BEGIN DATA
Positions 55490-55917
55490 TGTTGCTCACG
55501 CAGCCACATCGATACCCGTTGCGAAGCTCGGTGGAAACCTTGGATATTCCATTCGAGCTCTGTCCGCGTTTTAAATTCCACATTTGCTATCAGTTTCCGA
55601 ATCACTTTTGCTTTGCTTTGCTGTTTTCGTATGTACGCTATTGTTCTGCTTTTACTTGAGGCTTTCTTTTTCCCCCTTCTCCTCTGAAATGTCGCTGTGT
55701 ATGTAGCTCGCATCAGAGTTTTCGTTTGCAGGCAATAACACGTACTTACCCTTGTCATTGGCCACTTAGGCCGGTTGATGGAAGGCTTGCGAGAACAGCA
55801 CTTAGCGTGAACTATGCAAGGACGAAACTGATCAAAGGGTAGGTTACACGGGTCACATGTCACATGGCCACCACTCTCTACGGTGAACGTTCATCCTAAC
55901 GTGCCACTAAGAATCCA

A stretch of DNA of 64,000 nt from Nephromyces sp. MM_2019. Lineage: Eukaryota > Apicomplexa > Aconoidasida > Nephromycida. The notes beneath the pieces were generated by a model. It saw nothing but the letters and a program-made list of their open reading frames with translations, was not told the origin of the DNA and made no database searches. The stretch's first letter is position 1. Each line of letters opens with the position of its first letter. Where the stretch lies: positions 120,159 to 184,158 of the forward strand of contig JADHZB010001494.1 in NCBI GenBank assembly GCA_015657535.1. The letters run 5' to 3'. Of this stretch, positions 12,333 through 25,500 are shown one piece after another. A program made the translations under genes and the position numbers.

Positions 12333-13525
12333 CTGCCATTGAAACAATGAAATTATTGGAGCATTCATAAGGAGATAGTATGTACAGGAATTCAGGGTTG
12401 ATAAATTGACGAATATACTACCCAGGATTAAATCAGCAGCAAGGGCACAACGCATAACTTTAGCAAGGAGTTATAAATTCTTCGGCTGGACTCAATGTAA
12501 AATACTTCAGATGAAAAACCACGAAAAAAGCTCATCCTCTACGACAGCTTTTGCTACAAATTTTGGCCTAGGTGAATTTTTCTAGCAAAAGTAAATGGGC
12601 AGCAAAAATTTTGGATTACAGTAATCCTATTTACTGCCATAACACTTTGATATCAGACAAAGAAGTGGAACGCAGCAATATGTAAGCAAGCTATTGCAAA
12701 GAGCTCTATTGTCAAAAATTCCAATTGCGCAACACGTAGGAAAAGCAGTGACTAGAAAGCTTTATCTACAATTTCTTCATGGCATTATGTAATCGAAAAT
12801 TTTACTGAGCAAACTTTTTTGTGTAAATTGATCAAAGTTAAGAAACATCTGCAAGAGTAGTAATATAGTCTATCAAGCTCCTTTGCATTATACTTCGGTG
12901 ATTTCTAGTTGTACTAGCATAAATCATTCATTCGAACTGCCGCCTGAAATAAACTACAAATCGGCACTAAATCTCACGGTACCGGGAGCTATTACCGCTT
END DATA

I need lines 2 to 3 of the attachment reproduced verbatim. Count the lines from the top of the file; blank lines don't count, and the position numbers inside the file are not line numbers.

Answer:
55490 TGTTGCTCACG
55501 CAGCCACATCGATACCCGTTGCGAAGCTCGGTGGAAACCTTGGATATTCCATTCGAGCTCTGTCCGCGTTTTAAATTCCACATTTGCTATCAGTTTCCGA